If Bears Are Serious About Making Playoffs, They Have to Stick with McCown

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Nov 17, 2013; Chicago, IL, USA; Chicago Bears injured quarterback Jay Cutler (left) looks on as quarterback Josh McCown (12) warms up before the game against the Baltimore Ravens at Soldier Field. Mandatory Credit: Rob Grabowski-USA TODAY Sports

The Bears have been coy about Jay Cutler’s status ever since he returned prematurely for the Detroit Lions game with a torn groin.  (It still hurts to write that).  Whether he reaggravated the groin or suffered a high ankle sprain, he hasn’t been able to get himself back on the field for the last few weeks.  Over the last couple of seasons, that was a death knell for the Bears season, another playoff-less season.  This season, something different is happening.  The Bears might very well miss the playoffs, but it won’t be because of what is going on under center.  Josh McCown has not just survived in replacing Cutler, he’s thrived.

For years, the backup quarterback was the most popular player on the Bears roster.  Ever since Jim McMahon’s days, Bears fans were always looking for the next guy to take the place of the current underachiever that was getting trotted out there.

When the Bears traded for Cutler in 2009, that was quelled for a little bit.  But the quarterback controversy is alive in well in Chicago, with Bears fans clamoring for McCown and pushing the most accomplished passer in their history out the door.

There is no quarterback controversy in the Bears locker room, with everyone from McCown to Trestman to the water boy citing, in Lovie Smith monotone , “Jay is our quarterback.”

The 2013 season looked like everything was finally coming up aces for Cutler – a new quarterback-friendly, offensive minded head coach, a rebuilt offensive line, a pass catching tight end and more weapons than ever.  Yet it hasn’t happened for Cutler, this time his crucial “make or break” season upended thanks to a couple of injuries that have kept him off the field.   

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Tags: Chicago Bears Jay Cutler Josh McCown Marc Trestman

  • John Wire

    What I would do it Start McCown, and when he is hurt sometime in the next few games, Jay can come in and be the hero. If it works we can have Cutler start next season and we have McCown backup just like this year. With injuries healed and new acquisitions in the off season, the Bears can make a serious run at the Super Bowl NEXT year.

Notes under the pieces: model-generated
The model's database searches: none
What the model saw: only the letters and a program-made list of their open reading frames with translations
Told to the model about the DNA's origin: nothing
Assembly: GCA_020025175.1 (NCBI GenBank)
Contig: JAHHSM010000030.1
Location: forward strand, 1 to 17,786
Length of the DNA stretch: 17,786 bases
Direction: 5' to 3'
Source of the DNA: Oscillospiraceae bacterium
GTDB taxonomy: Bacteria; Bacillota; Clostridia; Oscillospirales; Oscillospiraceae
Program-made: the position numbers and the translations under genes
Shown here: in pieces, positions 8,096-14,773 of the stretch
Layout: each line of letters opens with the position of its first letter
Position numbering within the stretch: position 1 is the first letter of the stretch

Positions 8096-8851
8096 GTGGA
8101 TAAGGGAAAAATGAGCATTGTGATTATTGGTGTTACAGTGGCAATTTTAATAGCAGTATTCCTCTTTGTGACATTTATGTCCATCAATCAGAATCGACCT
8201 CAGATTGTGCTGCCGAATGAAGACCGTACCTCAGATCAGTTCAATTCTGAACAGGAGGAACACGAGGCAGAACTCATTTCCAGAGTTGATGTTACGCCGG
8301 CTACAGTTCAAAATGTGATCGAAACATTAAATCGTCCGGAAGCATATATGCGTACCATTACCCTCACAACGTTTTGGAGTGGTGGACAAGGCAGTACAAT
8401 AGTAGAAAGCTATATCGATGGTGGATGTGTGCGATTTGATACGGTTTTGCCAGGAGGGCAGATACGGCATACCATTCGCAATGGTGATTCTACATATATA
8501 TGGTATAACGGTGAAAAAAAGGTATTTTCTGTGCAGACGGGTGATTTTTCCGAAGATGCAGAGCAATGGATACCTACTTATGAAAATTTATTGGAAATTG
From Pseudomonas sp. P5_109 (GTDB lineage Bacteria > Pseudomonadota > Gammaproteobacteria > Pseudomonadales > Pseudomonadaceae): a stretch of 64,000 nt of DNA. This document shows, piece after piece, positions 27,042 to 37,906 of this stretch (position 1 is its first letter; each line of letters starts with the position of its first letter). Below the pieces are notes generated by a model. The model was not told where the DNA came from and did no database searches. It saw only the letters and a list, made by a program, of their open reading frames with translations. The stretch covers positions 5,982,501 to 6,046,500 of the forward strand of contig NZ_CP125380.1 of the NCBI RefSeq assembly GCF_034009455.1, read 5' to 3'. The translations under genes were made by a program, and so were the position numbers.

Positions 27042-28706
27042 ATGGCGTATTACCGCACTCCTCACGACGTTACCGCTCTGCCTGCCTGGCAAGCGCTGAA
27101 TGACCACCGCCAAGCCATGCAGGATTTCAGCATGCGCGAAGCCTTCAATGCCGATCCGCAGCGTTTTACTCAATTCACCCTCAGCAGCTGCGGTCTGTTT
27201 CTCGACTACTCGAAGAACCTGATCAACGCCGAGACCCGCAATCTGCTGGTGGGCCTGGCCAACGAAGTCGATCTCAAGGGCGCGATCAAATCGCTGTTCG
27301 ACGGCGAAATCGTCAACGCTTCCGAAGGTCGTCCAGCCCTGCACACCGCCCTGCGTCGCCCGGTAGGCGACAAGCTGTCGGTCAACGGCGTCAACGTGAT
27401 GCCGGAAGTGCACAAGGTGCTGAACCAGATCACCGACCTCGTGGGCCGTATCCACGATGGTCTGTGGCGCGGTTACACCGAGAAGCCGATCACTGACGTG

• John Mack

    Arm strength does not equate to synergy, rhythm, timing, pocket presence, field vision, etc. I appreciate what Jay has done in Chicago (taking beatings behind less than stellar offensive lines) but part of the reason he was “Mr. 4th Quarter” earlier in the season was offensive sluggishness and ineptitude (coaching, players in a new system and himself all get blame)! I know McCown isn’t the future, but RIDE THE HOT HAND in December! The Lions will falter! Draft a QB in one of the next two drafts (Central Florida’s Blake Bortles deserves a look – yes I’m a homer on that pick)! Again, I know Jay has the stronger arm which we call can see, but I’ll take football intelligence over a canon in this case. If the defense was at least a top 17-19 defense wouldn’t McCown be 4-1 as opposed to 3-2?

  • Sammy Z

    ride McCown, resign Cutler then trade him and draft a QB.

  • Goodshepherd Americanbullies

    Let Cutler ride & spend a bunch of $$ getting the defense back right. Draft a QB to sit behind McCown for a year. If our Defense can get anywhere near where it was McCown will be sufficient enough for next year. We can sign 2 high quality defenders for same price as Cutler & Mel Tucker is actually a good Defensive Coordinator

  • Dr. Johnny Nacho

    I agree, ride the hot hand. Cutler will most certainly have timing issues and general rust and stiffness not being on the field for the past month.

  • Michael Praser

    This isn’t Rex Grossman vs Kyle Orton. Why is everybody acting like it is?